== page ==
A Journey through the Alphabet
Illustrated by Krystyna Emilia Kurzyca
NOTE: Imperfect copies currently discounted on the clearance page.
I can’t begin to describe how much I love this story and the fact that Shelley Davidow has so much insight and such an understanding of children that she created it. The Wise Enchanter actually makes me wish that I could go back to the time before I learned to read and enter the magic world of words through this rich and wonderful door. I especially love that the story is so very like the worlds I created for myself in those pre-written-word days, yet carries with it the assurance that there are depths of goodness in the world and that searching for them is a worthy, yea, necessary thing to do. What could be a better way to introduce our written language to a child? This book is a beautiful creation and a gift to treasure.
Here’s a small sample, from the Prologue:
[The Wise Enchanter is on his magical island, and is troubled. He has called his daughter, Gadrun, to him.]
Gadrun ran to her father. A frown creased her brow. “Dear father,” she said, “I see that you are worried.”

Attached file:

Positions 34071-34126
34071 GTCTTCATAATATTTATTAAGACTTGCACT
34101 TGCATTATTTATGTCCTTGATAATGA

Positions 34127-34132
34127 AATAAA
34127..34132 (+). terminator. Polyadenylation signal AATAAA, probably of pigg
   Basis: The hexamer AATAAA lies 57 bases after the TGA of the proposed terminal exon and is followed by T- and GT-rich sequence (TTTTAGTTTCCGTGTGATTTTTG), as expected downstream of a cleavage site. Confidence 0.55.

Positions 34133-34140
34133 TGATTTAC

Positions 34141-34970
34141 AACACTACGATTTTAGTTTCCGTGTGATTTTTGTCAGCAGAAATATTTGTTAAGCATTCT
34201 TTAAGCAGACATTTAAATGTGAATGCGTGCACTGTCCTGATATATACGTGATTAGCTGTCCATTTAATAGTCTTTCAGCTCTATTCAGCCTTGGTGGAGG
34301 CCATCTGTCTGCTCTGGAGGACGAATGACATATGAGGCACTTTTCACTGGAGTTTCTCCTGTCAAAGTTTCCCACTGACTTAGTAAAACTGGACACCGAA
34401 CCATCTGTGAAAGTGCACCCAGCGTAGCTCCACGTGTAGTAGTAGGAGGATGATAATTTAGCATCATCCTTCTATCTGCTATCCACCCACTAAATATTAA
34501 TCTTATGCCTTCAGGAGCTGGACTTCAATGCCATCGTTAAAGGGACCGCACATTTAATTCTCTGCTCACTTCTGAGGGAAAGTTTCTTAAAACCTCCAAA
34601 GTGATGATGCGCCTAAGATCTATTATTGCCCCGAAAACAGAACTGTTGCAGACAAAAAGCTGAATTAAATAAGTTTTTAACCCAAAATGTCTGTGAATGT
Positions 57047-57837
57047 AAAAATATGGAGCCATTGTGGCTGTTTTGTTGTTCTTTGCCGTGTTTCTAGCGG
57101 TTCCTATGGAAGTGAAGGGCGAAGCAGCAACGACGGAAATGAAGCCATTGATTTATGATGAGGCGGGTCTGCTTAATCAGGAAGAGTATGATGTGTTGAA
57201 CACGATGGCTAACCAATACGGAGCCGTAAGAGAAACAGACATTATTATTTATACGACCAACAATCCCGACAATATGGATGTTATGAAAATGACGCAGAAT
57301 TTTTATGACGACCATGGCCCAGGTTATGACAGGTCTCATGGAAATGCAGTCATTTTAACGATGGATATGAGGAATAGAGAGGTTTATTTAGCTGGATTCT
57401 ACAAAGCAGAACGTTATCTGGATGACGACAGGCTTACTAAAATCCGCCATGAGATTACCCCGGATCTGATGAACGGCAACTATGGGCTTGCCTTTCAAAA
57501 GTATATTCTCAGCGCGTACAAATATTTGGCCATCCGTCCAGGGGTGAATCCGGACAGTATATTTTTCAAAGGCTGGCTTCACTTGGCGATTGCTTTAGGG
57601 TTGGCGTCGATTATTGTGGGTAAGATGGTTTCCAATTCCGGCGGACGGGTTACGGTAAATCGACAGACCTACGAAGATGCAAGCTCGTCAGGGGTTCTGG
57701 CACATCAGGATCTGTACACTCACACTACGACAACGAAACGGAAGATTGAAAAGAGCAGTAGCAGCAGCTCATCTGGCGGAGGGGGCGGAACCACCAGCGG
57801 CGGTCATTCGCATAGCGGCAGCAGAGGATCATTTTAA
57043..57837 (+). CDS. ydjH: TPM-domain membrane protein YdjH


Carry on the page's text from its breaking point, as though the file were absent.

“I am getting old,” he replied. “Without Wisdom, there can be no new Enchanters after I am gone. No children have come to my island for many years. It is happening just as I feared. Wisdom is fading in the world. Words are disappearing. The brightness in the sky is vanishing and the dark Cloud of Ignorance has grown suddenly dense. A new darkness is looming. Someone is being created in the deep. He is growing stronger every minute. If he is not stopped, he will grow immense. If he grows strong enough, he will rise up and devour every word and sound. The earth will become a cold, silent place, too terrible to imagine.”
“Who are you talking about?” Gadrun whispered.
“I do not like to utter his name,” her father whispered. “But I will say it for you. His name is the Master of Ignorance and Shadows. His name is Urckl!”
Gadrun grew pale and silent at the mention of Urckl. Once, some time ago, Urckl had found enough strength to send one of his messengers to the end of the world. Something terrible had happened then in the Enchanted Islands and Gadrun’s heart had been broken.
And thus, the adventure begins.
I should add that The Wise Enchanter is filled with soft black-and-white drawings that you can easily transform into main lesson drawings for the child(ren) you are teaching to recreate as each letter is rescued from darkness.
This is a wonderful, vibrant, masterful book — may your journey through it be rich and rewarding!
NOTE: Imperfect copies currently discounted on the clearance page (scroll down to find them).